Based on model (1) and model (2), we examine the nonlinear effect of MAR externality on urban eco-efficiency. The results are shown in Table 2; control variables are added into the model one by one. As we can see from Table 2, there is a significant inverted U-shaped relationship between MAR externality and eco-efficiency, with a turning point of 1.9293 while all the control variables are considered. When MAR externality crosses 1.9293, the positive effects of MAR externality will decrease; one potential explanation is that congestion effects occur. The average marginal effect of MAR externality on eco-efficiency is 0.1025, which shows that the enhancement of dynamic agglomeration of MAR externality will help to promote urban eco-efficiency in the long run. Nevertheless, over-agglomeration will decrease the promotion of urban eco-efficiency. Figure 3 illustrates the average marginal effect of dynamic MAR externality on urban eco-efficiency, showing that the same inverted U-shaped relationship between agglomeration externality and eco-efficiency also supported. Moreover, all the spatial model estimation results (see Table 3) also show that significant inverted U-shaped relationship between MAR externality and eco-efficiency, and the turning points are ranged from 1.78 to 1.98 with different model specifications.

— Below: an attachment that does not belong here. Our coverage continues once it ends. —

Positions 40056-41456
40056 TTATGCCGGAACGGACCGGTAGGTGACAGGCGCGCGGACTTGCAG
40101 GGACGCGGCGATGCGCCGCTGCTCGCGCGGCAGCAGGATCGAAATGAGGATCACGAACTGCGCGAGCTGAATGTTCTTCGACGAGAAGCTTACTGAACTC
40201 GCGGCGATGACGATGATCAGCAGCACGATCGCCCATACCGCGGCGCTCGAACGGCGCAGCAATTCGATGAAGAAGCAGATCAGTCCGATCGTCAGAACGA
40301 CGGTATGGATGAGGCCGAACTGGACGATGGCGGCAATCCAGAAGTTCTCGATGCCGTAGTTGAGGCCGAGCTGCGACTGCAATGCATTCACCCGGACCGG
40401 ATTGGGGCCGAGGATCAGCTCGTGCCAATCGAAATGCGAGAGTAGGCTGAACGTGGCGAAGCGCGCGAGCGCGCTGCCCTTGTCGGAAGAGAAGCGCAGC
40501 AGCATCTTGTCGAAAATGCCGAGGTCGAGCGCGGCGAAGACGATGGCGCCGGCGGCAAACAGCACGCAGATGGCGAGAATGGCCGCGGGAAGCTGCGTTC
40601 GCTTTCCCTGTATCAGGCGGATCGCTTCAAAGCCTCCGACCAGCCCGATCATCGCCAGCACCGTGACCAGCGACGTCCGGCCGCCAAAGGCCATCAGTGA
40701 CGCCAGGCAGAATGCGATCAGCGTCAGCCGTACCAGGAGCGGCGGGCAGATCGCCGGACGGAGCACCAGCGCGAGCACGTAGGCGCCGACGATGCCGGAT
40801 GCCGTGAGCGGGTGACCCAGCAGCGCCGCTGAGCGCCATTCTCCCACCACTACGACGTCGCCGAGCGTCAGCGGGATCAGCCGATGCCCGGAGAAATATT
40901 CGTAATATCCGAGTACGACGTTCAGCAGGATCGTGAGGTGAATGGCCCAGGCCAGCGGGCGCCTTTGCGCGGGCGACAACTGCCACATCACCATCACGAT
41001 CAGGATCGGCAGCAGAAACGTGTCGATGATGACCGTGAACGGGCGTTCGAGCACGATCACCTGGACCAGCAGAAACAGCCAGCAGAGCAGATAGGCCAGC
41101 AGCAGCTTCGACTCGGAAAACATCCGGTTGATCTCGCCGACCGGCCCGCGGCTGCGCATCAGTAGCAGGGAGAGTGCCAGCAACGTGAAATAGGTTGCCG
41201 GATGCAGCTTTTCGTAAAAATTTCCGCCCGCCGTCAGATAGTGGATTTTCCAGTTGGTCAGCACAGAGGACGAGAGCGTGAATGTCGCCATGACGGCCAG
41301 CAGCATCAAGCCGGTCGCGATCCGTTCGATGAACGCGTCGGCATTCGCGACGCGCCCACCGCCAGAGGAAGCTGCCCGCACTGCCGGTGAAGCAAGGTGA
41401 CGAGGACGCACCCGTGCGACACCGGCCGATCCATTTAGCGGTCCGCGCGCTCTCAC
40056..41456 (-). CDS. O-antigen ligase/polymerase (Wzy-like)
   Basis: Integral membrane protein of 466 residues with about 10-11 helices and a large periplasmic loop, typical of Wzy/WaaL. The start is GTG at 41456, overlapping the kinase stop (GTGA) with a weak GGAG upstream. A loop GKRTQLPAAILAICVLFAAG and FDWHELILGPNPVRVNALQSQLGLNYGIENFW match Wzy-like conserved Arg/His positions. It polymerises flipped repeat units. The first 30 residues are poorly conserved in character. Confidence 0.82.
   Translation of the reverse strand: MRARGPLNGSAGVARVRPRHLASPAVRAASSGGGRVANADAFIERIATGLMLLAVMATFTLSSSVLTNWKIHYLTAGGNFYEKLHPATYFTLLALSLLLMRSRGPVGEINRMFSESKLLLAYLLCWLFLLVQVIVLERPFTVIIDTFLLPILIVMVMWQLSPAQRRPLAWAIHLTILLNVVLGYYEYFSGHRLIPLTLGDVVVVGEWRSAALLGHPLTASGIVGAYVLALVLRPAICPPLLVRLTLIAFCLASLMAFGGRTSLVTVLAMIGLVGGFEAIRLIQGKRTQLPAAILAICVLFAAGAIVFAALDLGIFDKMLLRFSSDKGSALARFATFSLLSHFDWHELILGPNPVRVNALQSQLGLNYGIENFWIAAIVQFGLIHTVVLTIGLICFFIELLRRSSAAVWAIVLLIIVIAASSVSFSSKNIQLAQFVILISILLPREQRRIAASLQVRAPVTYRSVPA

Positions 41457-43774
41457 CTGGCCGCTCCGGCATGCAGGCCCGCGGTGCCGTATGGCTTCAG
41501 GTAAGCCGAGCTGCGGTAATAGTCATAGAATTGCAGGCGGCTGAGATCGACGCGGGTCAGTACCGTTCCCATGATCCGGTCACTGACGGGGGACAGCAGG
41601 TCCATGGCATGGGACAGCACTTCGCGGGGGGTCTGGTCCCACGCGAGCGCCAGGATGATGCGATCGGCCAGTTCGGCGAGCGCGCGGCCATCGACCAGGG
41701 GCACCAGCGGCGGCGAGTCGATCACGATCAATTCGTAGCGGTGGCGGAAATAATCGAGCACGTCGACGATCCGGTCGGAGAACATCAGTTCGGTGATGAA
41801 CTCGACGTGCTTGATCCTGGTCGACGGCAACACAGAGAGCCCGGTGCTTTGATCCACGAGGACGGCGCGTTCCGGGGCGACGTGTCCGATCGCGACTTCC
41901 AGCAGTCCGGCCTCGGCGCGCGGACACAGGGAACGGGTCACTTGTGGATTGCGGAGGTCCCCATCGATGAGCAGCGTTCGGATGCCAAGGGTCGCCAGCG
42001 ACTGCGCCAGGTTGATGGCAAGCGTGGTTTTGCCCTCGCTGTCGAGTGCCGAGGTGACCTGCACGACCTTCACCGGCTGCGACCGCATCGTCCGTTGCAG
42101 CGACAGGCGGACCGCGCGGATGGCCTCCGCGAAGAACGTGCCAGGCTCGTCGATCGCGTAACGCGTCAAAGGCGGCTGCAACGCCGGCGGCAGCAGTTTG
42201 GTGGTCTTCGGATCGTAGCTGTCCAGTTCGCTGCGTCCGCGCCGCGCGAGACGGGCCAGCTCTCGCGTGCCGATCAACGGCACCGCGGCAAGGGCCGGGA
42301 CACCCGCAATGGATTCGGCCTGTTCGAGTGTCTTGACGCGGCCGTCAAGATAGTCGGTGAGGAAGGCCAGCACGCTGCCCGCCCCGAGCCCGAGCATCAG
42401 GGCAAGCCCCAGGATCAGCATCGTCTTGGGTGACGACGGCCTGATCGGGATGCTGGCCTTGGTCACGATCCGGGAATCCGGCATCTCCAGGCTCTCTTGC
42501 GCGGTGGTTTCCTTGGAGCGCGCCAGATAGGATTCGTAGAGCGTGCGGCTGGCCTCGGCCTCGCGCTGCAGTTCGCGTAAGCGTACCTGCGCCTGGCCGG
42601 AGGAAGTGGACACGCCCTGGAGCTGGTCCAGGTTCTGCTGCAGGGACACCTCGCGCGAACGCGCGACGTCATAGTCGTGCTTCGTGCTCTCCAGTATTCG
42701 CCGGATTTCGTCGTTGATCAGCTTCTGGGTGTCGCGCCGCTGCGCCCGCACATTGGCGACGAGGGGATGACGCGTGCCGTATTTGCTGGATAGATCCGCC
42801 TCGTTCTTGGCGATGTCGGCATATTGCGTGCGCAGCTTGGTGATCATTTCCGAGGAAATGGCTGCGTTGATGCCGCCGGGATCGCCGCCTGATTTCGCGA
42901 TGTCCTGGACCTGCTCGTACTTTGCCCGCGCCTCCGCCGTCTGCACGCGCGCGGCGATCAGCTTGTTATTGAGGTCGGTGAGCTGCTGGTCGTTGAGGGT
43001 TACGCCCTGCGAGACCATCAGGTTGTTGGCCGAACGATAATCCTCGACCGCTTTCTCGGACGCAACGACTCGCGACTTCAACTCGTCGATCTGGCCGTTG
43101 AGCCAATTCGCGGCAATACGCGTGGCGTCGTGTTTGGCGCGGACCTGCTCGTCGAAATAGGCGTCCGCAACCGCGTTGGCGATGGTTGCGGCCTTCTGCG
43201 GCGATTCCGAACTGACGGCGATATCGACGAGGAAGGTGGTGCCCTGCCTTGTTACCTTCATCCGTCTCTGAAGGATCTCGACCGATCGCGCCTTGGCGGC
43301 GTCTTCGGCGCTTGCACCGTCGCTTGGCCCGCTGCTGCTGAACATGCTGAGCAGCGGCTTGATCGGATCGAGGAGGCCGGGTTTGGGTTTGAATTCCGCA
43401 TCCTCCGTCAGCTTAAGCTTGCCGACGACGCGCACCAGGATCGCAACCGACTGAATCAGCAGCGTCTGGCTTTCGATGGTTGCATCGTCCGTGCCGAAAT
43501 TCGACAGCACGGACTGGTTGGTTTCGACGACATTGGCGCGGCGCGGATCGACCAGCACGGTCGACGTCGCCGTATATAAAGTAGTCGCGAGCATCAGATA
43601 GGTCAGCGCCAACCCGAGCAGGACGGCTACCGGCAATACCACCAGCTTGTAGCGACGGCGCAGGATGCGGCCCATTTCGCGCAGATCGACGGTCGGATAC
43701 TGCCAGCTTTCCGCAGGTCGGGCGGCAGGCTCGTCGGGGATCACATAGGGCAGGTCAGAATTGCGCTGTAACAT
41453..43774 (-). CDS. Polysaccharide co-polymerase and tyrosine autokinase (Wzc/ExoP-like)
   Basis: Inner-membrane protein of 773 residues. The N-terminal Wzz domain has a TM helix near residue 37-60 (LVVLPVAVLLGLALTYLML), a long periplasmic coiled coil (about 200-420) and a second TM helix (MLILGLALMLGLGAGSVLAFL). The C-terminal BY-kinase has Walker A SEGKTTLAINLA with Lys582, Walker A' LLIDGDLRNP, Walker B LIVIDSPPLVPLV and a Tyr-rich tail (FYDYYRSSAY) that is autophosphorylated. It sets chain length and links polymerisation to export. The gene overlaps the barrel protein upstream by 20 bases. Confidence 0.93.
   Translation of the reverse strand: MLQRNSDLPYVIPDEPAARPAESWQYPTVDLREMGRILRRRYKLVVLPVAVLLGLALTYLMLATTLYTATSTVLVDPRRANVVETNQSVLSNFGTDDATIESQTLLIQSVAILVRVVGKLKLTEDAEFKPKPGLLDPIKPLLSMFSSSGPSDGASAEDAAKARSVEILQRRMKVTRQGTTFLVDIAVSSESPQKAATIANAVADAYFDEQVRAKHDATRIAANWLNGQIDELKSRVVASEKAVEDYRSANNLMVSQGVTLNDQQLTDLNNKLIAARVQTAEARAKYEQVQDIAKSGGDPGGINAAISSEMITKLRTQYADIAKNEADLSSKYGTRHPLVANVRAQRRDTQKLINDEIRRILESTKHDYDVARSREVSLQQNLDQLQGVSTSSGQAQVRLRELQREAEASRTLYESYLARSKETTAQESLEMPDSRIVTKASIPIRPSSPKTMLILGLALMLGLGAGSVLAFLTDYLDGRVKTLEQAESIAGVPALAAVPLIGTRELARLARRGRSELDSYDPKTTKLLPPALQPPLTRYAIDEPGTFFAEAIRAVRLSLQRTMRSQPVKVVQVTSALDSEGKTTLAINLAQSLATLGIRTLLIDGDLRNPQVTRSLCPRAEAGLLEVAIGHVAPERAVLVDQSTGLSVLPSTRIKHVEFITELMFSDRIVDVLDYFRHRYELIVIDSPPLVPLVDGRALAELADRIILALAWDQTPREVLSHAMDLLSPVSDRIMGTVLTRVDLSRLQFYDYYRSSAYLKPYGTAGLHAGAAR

Based on model (1) and model (2), we continue to investigate the nonlinear effect of Jacobs externality on urban eco-efficiency. The results are shown in Table 4. Estimates of all models show that Jacobs externality also has a significant inverted U-shaped relationship with the urban eco-efficiency, and the turning point is 2.2952 when all control variables are considered at the same time. The average marginal effect of Jacobs externality on eco-efficiency is 0.2317, which indicates that the enhancement of dynamic externality of Jacobs agglomeration also contributes to the improvement of urban eco-efficiency. Similarly, Figure 4 illustrates the average marginal effect of dynamic Jacobs externality on urban eco-efficiency. It also shows an inverted U-shaped form that rises first and falls later. Estimation results of spatial econometrics models (see Table 5) also show that there is a significant inverted U-shaped relationship between the Jacobs externality and urban eco-efficiency, and the turning points are approximately 2.3 even with different model specifications.